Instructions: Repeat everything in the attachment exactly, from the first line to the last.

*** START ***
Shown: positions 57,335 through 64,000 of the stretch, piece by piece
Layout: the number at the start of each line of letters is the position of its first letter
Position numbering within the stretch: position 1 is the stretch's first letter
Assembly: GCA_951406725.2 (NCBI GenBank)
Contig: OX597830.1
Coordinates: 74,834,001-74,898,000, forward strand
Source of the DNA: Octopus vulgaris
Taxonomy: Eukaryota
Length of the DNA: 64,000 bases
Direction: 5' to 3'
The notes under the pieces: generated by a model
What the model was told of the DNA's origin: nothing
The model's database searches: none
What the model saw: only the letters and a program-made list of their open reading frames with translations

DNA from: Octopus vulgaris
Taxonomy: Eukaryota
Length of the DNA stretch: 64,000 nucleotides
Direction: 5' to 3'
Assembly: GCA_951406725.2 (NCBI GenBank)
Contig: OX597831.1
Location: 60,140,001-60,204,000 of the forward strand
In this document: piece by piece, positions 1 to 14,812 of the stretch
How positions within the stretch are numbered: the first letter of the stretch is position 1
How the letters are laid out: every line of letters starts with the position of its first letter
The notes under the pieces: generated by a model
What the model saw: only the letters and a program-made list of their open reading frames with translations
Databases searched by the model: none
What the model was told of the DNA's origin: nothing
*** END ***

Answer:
Shown: positions 57,335 through 64,000 of the stretch, piece by piece
Layout: the number at the start of each line of letters is the position of its first letter
Position numbering within the stretch: position 1 is the stretch's first letter
Assembly: GCA_951406725.2 (NCBI GenBank)
Contig: OX597830.1
Coordinates: 74,834,001-74,898,000, forward strand
Source of the DNA: Octopus vulgaris
Taxonomy: Eukaryota
Length of the DNA: 64,000 bases
Direction: 5' to 3'
The notes under the pieces: generated by a model
What the model was told of the DNA's origin: nothing
The model's database searches: none
What the model saw: only the letters and a program-made list of their open reading frames with translations

DNA from: Octopus vulgaris
Taxonomy: Eukaryota
Length of the DNA stretch: 64,000 nucleotides
Direction: 5' to 3'
Assembly: GCA_951406725.2 (NCBI GenBank)
Contig: OX597831.1
Location: 60,140,001-60,204,000 of the forward strand
In this document: piece by piece, positions 1 to 14,812 of the stretch
How positions within the stretch are numbered: the first letter of the stretch is position 1
How the letters are laid out: every line of letters starts with the position of its first letter
The notes under the pieces: generated by a model
What the model saw: only the letters and a program-made list of their open reading frames with translations
Databases searched by the model: none
What the model was told of the DNA's origin: nothing